“The local police inspector presumes that they are refugees from East Africa, abandoned by the smugglers who brought them into England. While the Cornwall countryside is being scoured for the family, Eleanor herself descends into a dangerous den of smugglers in a desperate search to find the man responsible while there is still time.”

Pyramids, by Terry Pratchett, read by Nigel Planer

“‘Look after the dead’, said the priests, ‘and the dead will look after you.’

“Wise words in all probability, but a tall order when you have just become the pharaoh of a small and penniless country whose largesse - and indeed treasury - is unlikely to stretch to the building of a monumental pyramid to honour your dead father. And particularly when your only visible means of support is a recently acquired qualification from the Guild of Assassins where running a kingdom and basic financial acumen were not prerequisites for course entry…”

Can You Keep a Secret?, by Karen Perry, read by Grainne Gillis

“It’s been twenty years since Lindsey has seen her best friend Rachel. Twenty years since she has set foot in Thornbury Hall - the now crumbling home of the Bagenal family - where they spent so much time as teenagers. Since Patrick Bagenal’s 18th birthday party, the night everything changed.

“Patrick has decided to have one last hurrah before closing the doors of his family home for good. All of the old crowd, back together for a weekend. It’s not long before secrets begin to float to the surface. Everything that Lindsey shared with her best friend at sixteen and everything that she didn’t. But some secrets should never be told. They need to be taken to the grave, while others require revenge at any cost.”

Ikigai: the Japanese secret to a long and happy life, by Héctor García and Francesc Miralles, read by Noako Mori

“The people of Japan believe that everyone has an ikigai – a reason for being; the thing that gets you out of bed each morning. And according to the residents of the Japanese island of Okinawa – the world’s longest-living people – finding it is the key to a longer and more fulfilled life.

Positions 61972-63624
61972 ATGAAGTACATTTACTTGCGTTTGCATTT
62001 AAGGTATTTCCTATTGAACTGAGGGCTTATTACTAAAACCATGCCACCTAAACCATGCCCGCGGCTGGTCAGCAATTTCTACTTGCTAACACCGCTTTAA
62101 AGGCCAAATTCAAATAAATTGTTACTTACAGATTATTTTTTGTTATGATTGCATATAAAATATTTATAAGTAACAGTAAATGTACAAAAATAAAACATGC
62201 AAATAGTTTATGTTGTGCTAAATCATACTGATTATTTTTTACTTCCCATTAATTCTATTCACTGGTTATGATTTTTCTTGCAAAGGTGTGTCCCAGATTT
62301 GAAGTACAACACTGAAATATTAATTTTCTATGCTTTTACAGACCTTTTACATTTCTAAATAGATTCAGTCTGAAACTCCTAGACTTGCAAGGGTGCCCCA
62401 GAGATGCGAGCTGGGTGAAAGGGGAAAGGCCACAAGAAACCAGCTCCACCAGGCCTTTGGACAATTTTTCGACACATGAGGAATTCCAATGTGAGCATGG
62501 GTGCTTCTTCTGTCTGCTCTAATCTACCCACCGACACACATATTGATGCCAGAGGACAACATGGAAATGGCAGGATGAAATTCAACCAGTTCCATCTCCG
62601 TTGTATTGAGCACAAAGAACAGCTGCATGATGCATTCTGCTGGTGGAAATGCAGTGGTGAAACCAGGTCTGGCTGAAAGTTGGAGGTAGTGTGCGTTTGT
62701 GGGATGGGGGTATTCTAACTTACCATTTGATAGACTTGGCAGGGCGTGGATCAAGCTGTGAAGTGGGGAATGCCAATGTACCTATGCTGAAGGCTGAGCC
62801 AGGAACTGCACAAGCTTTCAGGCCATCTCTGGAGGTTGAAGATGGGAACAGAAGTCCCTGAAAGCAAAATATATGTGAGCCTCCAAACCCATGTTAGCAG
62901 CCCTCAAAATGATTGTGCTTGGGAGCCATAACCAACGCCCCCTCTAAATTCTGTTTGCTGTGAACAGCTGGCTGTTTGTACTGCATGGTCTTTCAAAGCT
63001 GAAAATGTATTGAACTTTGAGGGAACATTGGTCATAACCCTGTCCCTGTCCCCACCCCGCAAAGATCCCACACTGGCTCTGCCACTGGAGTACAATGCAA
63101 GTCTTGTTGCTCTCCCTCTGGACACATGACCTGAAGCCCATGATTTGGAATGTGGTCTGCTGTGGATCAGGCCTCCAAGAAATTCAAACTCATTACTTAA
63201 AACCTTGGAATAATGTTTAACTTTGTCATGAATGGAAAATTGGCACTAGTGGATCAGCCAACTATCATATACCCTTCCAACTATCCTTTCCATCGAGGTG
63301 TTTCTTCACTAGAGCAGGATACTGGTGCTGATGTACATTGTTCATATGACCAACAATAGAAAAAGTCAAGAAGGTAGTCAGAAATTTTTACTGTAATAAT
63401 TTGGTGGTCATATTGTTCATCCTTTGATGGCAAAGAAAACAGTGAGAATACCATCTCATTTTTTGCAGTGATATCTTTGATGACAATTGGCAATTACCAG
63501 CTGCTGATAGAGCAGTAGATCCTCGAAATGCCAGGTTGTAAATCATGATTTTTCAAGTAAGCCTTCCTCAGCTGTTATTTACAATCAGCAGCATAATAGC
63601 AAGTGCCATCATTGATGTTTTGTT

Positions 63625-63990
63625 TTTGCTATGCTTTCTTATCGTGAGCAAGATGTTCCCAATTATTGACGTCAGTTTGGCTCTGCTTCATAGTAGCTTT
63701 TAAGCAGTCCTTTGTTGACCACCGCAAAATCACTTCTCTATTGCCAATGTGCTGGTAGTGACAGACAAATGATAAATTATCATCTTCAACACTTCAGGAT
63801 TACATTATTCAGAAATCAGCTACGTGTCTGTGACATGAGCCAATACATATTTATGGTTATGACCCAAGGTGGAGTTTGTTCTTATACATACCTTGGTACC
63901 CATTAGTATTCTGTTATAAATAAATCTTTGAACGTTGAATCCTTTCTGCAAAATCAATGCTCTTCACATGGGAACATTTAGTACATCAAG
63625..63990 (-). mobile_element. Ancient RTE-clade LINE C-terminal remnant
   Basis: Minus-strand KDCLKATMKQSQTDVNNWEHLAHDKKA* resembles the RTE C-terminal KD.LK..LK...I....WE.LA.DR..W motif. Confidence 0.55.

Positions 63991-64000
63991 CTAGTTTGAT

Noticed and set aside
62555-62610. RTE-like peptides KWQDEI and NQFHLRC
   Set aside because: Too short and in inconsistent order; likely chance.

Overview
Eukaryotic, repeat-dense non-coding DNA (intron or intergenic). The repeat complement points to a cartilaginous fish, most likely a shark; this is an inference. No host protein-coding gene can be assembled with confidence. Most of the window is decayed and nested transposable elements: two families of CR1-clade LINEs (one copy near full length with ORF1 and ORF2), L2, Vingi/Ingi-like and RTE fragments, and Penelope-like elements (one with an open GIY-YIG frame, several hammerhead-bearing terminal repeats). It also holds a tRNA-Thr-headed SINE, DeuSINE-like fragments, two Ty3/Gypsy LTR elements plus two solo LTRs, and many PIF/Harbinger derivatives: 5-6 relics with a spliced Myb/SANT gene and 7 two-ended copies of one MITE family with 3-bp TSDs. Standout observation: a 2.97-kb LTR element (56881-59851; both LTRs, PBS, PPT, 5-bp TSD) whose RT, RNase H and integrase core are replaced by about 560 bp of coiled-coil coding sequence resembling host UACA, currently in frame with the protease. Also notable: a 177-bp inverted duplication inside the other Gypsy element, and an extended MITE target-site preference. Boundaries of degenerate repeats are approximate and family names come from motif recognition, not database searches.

“Inspiring and comforting, this book will bring you closer to these centenarians’ secrets: how they leave urgency behind; keep doing what they love for as long as possible; nurture friendships; live in the moment; participate in their communities and throw themselves into their passions. And it provides practical tools to help you discover your own personal ikigai.”

Fire and Fury: Inside the Trump White House, by Michael Wolff, read by Holter Graham

“The first nine months of Donald Trump’s term were stormy, outrageous — and absolutely mesmerising. Now, thanks to his deep access to the West Wing, bestselling author Michael Wolff tells the riveting story of how Trump launched a tenure as volatile and fiery as the man himself. In this explosive audiobook, Wolff provides a wealth of new details about the chaos in the Oval Office, showing us how and why Donald Trump has become the king of discord and disunion.”

Dying Light, by Stuart Macbride, read by Steve Worsley

“It’s summertime in the Granite City: the sun is shining, the sky is blue and people are dying…

“It starts with Rosie Williams, a prostitute, stripped naked and beaten to death down by the docks – the heart of Aberdeen’s red light district. For DS Logan McRae it’s a bad start to another bad day. Rosie won’t be the only one making an unscheduled trip to the morgue. Across the city six people are burning to death in a petrol-soaked squat, the doors and windows screwed shut from the outside. And despite Logan’s best efforts, it’s not long before another prostitute turns up on the slab…”

Sapiens: a brief history of humankind, by Yuval Noah Harari, read by Derek Perkins

“Planet Earth is 4.5 billion years old. In just a fraction of that time, one species among countless others has conquered it. Us.

“We are the most advanced and most destructive animals ever to have lived. What makes us brilliant? What makes us deadly? What makes us Sapiens?

“In this bold and provocative book, Yuval Noah Harari explores who we are, how we got here and where we’re going.

“Sapiens is a thrilling account of humankind’s extraordinary history – from the Stone Age to the Silicon Age – and our journey from insignificant apes to rulers of the world.”

Child 44, by Tom Rob Smith, read by Steven Pacey

“MGB officer Leo is a man who never questions the Party Line. He arrests whomever he is told to arrest. He dismisses the horrific death of a young boy because he is told to, because he believes the Party stance that there can be no murder in Communist Russia. Leo is the perfect soldier of the regime.

“But suddenly his confidence that everything he does serves a great good is shaken. He is forced to watch a man he knows to be innocent be brutally tortured. And then he is told to arrest his own wife. Leo understands how the State works: Trust and check, but check particularly on those we trust. He faces a stark choice: his wife or his life. And still the killings of children continue…”

BorrowBox

Set up BorrowBox

The Innocent Wife, by Amy Lloyd, read by Christina Cole

“Twenty years ago, Dennis Danson was arrested and imprisoned for the brutal murder of a young girl in Florida’s Red River County.

“Now he’s the subject of a true-crime documentary that’s whipping up a frenzy online to uncover the truth and free him from his wrongful conviction.